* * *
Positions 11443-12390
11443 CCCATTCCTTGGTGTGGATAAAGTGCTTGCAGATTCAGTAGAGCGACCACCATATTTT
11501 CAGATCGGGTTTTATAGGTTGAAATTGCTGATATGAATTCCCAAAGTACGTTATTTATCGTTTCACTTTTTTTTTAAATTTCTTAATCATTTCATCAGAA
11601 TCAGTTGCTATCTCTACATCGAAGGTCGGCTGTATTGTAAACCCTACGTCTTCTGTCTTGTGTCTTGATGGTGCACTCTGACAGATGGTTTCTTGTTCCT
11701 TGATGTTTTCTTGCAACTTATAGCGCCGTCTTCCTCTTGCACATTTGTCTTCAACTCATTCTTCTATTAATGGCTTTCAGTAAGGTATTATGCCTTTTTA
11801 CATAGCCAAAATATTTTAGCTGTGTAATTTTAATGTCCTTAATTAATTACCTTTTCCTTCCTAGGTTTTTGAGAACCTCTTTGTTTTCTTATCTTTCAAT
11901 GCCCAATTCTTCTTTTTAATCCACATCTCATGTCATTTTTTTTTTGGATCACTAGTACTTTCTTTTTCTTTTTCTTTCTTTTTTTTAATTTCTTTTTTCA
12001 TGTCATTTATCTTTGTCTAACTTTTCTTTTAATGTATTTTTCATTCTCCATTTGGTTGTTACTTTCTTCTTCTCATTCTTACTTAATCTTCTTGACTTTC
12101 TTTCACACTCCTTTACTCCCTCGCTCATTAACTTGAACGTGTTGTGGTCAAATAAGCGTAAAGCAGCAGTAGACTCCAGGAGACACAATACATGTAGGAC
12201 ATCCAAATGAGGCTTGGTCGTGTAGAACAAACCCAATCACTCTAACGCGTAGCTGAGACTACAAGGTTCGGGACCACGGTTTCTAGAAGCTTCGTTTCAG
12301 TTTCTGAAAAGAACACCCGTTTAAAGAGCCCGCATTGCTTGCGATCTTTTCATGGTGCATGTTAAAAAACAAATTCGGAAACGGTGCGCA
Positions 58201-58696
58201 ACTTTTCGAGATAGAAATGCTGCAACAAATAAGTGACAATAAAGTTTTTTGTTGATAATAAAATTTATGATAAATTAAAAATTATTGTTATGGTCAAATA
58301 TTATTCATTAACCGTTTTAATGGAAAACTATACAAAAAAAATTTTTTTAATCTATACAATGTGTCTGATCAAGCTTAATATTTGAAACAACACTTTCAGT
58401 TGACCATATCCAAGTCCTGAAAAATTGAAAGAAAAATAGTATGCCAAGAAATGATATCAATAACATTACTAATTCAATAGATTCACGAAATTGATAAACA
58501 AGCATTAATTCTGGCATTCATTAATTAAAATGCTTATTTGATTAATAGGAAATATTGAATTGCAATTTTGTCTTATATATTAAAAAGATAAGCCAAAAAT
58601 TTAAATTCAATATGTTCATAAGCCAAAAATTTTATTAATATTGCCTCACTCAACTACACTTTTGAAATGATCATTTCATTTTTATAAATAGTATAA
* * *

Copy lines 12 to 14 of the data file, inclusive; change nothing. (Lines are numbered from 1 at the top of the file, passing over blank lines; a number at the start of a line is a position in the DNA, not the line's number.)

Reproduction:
Positions 58201-58696
58201 ACTTTTCGAGATAGAAATGCTGCAACAAATAAGTGACAATAAAGTTTTTTGTTGATAATAAAATTTATGATAAATTAAAAATTATTGTTATGGTCAAATA
58301 TTATTCATTAACCGTTTTAATGGAAAACTATACAAAAAAAATTTTTTTAATCTATACAATGTGTCTGATCAAGCTTAATATTTGAAACAACACTTTCAGT